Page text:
Essential Oils for Scar Massage: When & How to Use
By Caryn Gehlmann
Most of us will end up with a scar or two at some point in our lives. Have you heard about the benefits of scar massage? According to the Moffit Cancer Center, “Scar massage is an effective way to decrease scar tissue build up and help make scars less noticeable.” Essential oils can also play a role in regenerating the skin cells of damaged skin and certain carrier oils are used to improve the appearance of scars and improve skin health. Does this make you wonder which essential oils for scar massage work the best? Let’s explore our options…
I’m in a position to try the benefits of using essential oils for scar massage, since in December I had surgery to remove basal and squamous cell carcinoma from my forehead. (I’m sure many of you are like me and are paying for the years we spent in the sun without sunscreen!) I elected for Mohs Surgery which is a process of removing and examining thin layers of skin under a microscope until the surgeon no longer sees cancer cells.
Below I outline a scar massage routine that I’ve implemented to treat my skin cancer scars. However, these recommendations work for many types of scars. According to a handout from the Moffit Cancer Center, scar massage serves three important functions, “Promoting collagen remodeling by applying pressure to scars, helping to decrease itching, providing moisture and flexibility to the scar.”
The first thing to do is to speak to your surgeon about their recommendations based on your individual situation. My plastic surgeon’s instructions were to wait two weeks after my stitches were removed and then rub along the incision line in a circular motion for five minutes each day for six months to break up and prevent scar tissue from forming. Start with gentle pressure and increase as comfort dictates, the idea is to prevent scar tissue adhesion.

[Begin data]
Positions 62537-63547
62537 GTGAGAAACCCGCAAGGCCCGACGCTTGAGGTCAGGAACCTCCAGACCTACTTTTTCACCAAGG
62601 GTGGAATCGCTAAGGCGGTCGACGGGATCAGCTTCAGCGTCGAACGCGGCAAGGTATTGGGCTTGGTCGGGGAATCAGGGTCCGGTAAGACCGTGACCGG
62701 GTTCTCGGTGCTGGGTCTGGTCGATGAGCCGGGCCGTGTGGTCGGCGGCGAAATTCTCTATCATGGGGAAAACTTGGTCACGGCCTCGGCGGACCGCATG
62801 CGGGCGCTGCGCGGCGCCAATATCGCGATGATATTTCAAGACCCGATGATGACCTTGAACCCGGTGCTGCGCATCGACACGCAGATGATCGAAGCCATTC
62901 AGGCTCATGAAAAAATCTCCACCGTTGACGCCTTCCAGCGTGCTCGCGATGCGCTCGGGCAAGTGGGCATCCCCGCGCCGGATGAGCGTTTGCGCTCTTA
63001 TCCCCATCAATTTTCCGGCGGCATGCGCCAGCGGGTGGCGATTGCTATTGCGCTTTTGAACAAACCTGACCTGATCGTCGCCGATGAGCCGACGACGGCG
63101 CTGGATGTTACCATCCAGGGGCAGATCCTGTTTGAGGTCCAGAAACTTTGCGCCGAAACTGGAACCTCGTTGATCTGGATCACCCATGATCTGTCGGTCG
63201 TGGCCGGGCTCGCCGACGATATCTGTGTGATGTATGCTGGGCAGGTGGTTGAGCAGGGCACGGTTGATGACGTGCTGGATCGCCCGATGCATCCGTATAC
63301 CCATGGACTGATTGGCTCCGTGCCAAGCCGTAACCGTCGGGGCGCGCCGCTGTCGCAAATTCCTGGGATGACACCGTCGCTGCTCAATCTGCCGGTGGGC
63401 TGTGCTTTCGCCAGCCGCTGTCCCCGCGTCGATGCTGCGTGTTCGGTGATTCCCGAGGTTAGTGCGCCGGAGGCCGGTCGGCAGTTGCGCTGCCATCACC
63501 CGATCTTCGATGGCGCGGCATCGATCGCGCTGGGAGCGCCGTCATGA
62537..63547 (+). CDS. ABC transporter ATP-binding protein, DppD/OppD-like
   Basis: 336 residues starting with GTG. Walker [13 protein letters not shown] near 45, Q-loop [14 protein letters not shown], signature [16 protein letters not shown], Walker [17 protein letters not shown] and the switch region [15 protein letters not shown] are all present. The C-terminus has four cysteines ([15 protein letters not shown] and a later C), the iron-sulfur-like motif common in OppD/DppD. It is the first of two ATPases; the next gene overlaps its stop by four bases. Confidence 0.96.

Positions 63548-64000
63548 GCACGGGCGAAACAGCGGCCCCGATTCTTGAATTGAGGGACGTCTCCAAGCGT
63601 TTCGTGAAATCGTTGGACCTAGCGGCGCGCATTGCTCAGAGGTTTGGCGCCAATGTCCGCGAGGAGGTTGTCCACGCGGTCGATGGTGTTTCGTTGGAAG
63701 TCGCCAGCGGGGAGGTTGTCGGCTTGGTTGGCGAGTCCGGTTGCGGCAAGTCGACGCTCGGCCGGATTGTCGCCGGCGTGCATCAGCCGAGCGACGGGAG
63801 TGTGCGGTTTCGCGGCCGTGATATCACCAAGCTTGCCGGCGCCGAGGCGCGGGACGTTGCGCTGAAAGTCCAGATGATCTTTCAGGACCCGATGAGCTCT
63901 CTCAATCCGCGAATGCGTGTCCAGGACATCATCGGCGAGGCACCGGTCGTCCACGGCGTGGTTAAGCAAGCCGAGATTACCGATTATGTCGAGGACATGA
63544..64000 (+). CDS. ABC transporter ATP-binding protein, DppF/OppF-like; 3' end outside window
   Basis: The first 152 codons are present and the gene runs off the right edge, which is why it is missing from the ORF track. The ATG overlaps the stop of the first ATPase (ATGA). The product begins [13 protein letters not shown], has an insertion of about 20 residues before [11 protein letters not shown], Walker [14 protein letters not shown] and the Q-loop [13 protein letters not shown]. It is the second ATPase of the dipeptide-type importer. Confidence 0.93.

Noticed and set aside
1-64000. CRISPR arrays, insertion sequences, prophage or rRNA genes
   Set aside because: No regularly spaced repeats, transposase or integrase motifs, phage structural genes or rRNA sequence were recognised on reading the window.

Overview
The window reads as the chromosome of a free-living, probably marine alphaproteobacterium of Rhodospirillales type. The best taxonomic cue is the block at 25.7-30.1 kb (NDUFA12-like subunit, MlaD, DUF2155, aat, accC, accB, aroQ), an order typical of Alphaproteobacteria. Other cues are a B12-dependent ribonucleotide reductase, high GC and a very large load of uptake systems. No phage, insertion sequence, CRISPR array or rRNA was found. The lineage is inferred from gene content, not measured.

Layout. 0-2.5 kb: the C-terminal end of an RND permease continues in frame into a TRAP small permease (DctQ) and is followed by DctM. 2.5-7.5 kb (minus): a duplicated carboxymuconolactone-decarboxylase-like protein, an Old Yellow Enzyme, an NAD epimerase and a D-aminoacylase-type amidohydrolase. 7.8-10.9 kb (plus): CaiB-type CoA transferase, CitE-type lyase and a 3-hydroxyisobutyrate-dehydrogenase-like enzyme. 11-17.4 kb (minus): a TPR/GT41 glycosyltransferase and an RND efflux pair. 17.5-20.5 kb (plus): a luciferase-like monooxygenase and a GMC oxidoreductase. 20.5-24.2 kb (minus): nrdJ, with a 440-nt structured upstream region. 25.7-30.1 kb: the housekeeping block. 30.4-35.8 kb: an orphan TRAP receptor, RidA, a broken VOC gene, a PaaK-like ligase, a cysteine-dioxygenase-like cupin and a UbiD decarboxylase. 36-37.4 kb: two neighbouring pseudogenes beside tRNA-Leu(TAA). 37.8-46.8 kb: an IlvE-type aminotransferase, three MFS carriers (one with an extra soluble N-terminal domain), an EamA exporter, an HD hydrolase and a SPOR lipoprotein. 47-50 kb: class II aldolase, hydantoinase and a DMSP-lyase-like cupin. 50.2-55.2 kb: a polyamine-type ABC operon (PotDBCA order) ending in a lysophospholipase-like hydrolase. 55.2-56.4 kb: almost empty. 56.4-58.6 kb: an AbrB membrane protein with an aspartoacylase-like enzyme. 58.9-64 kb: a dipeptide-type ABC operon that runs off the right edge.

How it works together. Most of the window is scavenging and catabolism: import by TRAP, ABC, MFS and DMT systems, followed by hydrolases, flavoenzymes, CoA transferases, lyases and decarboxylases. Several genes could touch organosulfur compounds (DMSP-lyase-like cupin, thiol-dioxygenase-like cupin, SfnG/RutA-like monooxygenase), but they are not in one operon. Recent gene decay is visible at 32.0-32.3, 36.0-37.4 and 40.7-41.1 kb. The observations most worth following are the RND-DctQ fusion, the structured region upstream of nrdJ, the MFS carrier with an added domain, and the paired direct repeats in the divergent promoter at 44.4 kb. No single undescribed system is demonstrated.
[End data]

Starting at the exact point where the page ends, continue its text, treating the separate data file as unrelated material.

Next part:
Timing is important! Don’t get started too early. You don’t want to rub anything on your stitches if you’ve had any kind of surgery. Wait at least a week or two until after your stitches have been removed. Doctors recommend that you don’t massage the area until your incision has fully healed and is a scar rather than a wound. You don’t want to massage your scar too soon and cause it to reopen or tear, leading to a possible infection. But you also don’t want to wait too long before getting started. Scar tissue massage is most helpful in the first two years, while the scar is still forming and healing.
Here are 3 scar massage steps I’ll be implementing during my recovery:
Month 1: Apply a blend of carrier oils to the site.
Dilution is critical as you don’t want to aggravate your skin during this delicate healing process, so I’m only adding a 1% dilution of these essential oils to my carrier oil base. (Get essential oil dilution guidelines here.)
Month 3: Apply the carrier oil blend with the addition of e3’s Skin Care Blend.
Now that I’m further along in the healing process, instead of using helichrysum and lavender essential oils, I will step it up by adding a 1% ratio of e3’s Skin Care Blend to my carrier base.
This three-step scar massage routine is already showing good results for me. Here is a picture immediately following the surgery, and then one three weeks later.
However, your situation may require a different approach. One of e3’s customers recently reported that he used e3’s Inflammation Blend with the lotion to massage his scar tissue and swelling. He says, “I am blown away by how much it helps. I massage it for about 10-15 minutes after every home PT workout and by the end the swelling has reduced and the scar tissue feels softer, and it just feels so much better walking on it.”
If you have questions about essential oils for scar massage, talk to your health care provider about it. And if you’re ready to integrate essential oils and or carrier oils, please review our safety information on each product page. If you still have questions, contact e3 and one of our clinical aromatherapists will respond.